Last week I was asked by our designer to write a few words for our new brochure about the hotels we stay at. How I choose them, which are my favourites, a few words about some of the owners, etc. In trying to get a few words down, I was reminded of a conversation I’ve had so many times in France, but the best example concerns the Hotel Grand St Michel near Chateau Chambord in the Loire Valley.
This is the largest and most beautiful of all the Loire chateaux, with 365 chimneys and a grand double-helix staircase designed by Leonardo di Vinci. It lies at the heart of an old hunting park surrounded by a 32 Km wall, the longest in Europe. The park is full of wild boar and deer, and right next to the chateau is the hotel. You couldn’t imagine a finer setting. It has a slightly faded feel, but frankly it doesn’t matter. When you can sit with a pastis and watch the chateau turn gold as the sun goes down, you know you’re somewhere very special indeed. I never get tired of visiting this place, but first impressions were less auspicious.
When I approached the owner with our story, his reaction was the typical French one – he was “desolé”, but they couldn’t accommodate groups. (Have you noticed this? We Brits are sometimes sorry if we can’t help people, but the French are uniformly desolated if they can’t say “yes”. And as they hardly ever say yes, desolation must be pretty familiar to them).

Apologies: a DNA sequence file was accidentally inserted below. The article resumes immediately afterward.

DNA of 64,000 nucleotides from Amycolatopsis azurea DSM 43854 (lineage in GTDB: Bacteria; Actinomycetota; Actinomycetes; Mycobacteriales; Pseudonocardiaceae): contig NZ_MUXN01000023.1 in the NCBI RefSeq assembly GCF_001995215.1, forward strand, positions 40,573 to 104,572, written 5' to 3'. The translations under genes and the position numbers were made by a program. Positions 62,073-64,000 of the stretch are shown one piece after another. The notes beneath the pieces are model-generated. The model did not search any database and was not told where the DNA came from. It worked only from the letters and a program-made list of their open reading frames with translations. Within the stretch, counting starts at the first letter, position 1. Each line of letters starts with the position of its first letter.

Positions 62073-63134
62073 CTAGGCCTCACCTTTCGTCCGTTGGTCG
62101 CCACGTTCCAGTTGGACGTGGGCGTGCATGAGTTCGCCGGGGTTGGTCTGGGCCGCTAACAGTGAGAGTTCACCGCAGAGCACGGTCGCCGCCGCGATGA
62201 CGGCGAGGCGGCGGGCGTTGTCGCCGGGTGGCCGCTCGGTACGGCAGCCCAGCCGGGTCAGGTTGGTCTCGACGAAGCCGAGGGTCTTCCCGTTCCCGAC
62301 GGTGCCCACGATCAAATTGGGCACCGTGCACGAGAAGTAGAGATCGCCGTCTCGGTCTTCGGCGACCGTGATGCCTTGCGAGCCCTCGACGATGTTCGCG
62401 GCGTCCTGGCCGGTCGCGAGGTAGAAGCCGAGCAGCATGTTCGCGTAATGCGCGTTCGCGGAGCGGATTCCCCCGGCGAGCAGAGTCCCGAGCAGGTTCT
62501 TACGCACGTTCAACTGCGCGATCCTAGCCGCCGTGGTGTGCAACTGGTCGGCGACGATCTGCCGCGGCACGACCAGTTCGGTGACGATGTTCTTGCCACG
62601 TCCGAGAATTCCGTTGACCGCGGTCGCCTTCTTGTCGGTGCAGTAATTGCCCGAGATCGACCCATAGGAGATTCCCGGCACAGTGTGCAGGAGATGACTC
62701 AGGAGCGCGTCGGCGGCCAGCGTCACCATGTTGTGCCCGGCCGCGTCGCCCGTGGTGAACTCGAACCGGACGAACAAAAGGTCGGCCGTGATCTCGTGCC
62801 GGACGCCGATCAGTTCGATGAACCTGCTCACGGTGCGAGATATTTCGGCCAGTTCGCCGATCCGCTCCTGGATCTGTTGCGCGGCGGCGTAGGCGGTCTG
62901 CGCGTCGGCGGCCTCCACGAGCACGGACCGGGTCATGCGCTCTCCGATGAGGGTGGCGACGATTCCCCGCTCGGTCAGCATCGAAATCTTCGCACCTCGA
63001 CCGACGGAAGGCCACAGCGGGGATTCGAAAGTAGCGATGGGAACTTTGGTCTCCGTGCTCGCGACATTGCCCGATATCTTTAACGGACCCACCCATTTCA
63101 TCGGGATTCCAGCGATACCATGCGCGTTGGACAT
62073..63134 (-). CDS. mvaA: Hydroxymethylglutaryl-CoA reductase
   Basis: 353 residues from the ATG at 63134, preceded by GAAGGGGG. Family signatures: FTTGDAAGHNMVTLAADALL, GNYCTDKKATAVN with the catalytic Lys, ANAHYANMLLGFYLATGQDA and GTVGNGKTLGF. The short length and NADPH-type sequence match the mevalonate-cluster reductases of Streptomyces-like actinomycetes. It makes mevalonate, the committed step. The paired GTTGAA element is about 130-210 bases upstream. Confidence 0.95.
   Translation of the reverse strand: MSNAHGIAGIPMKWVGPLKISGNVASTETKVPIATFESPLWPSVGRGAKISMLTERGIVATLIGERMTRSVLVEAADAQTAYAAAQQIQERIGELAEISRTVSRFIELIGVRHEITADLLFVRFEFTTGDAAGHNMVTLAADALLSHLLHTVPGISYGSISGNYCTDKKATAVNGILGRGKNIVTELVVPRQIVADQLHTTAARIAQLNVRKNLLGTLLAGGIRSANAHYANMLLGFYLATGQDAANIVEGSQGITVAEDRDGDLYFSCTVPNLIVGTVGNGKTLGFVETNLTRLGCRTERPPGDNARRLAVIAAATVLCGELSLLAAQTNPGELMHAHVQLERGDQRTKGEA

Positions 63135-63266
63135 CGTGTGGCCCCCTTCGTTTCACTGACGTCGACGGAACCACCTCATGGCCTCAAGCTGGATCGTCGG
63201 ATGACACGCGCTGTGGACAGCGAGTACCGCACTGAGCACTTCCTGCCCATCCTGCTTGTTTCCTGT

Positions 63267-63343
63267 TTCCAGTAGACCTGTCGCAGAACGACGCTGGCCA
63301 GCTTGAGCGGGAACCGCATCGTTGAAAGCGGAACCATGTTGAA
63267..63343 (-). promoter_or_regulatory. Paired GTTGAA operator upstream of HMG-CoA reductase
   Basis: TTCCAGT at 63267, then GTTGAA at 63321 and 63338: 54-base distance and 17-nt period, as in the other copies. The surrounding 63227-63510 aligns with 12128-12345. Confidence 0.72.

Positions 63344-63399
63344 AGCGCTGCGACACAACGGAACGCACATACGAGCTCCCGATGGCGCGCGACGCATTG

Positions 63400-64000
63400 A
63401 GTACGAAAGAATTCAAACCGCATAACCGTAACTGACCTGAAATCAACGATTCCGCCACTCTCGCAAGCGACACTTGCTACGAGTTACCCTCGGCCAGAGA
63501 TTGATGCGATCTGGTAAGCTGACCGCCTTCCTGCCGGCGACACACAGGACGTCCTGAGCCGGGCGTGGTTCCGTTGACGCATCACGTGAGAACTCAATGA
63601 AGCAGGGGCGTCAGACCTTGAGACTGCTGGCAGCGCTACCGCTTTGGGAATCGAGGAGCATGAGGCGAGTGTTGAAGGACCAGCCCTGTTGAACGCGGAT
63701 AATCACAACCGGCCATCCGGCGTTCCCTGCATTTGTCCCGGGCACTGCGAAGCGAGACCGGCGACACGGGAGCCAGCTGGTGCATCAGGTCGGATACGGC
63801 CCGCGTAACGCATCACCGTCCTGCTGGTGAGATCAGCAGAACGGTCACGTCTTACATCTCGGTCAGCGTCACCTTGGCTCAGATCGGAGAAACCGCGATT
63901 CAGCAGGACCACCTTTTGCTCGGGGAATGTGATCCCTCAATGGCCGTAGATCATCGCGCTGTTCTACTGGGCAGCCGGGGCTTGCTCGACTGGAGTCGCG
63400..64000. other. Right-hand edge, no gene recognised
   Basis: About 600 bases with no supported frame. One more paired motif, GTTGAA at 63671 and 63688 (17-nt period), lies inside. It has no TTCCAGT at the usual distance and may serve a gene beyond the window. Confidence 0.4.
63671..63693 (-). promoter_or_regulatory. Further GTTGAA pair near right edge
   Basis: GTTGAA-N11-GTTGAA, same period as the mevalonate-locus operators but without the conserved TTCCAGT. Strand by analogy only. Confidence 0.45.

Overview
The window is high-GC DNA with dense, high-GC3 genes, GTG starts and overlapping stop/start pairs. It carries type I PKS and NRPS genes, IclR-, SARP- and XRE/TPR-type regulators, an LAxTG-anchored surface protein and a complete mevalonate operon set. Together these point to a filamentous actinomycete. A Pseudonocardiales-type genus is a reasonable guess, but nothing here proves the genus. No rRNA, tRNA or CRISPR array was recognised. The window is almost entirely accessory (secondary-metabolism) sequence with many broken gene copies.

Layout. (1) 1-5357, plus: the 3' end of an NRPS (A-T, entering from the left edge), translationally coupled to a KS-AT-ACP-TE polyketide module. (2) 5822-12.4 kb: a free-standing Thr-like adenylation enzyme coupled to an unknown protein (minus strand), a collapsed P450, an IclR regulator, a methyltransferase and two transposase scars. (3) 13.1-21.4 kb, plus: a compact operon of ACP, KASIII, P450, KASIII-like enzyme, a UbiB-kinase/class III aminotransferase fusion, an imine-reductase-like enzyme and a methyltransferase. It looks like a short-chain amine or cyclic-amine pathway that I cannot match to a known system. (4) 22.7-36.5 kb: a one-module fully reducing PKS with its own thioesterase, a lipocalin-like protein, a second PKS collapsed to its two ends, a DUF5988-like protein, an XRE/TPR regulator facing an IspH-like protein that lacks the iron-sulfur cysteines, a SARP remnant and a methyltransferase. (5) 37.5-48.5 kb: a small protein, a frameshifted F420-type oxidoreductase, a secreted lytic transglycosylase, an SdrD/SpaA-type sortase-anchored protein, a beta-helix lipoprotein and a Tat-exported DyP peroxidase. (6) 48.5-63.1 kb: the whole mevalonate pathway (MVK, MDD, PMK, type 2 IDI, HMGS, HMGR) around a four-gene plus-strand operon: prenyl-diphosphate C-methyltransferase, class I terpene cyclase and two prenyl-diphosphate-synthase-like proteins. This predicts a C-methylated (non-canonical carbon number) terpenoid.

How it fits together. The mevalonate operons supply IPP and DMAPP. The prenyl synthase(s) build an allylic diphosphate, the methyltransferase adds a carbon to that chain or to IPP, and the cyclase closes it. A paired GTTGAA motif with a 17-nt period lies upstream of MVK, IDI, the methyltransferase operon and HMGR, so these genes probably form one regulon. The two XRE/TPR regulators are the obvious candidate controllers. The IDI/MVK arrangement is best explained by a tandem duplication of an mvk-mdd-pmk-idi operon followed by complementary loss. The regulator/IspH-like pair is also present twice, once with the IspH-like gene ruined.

I persevered and explained that we only cycle in small groups – I’ve had this conversation many, many times, it follows a very familiar pattern. Groups? No way! Small groups? Different kettle of fish. They could handle small groups, but, “desolé”, they were always full at the weekends. Who said anything about the weekend? How about Thursdays? Well, they were often full on Thursdays as well.
So, what if I call you with a booking, and if you have space on a Thursday for a small group of up to 15 people, could we stay at your lovely hotel? Desolation vanquished! “Absolutement”.
We’ve stayed there about 60 times so far, and it’s still beautiful. They serve wild boar from the estate (among other things), and after dinner we wander over to the chateau for the ‘son et lumiere’ spectacle, walking around the battlements in the dark with lanterns. What a beautiful place.
I’m sure you’ll write a lot of this off as exaggeration. In the particular case of the Hotel Grand St Michel I had a witness, Damaris O’Hanlon, and I’m sticking to my story, every word of it.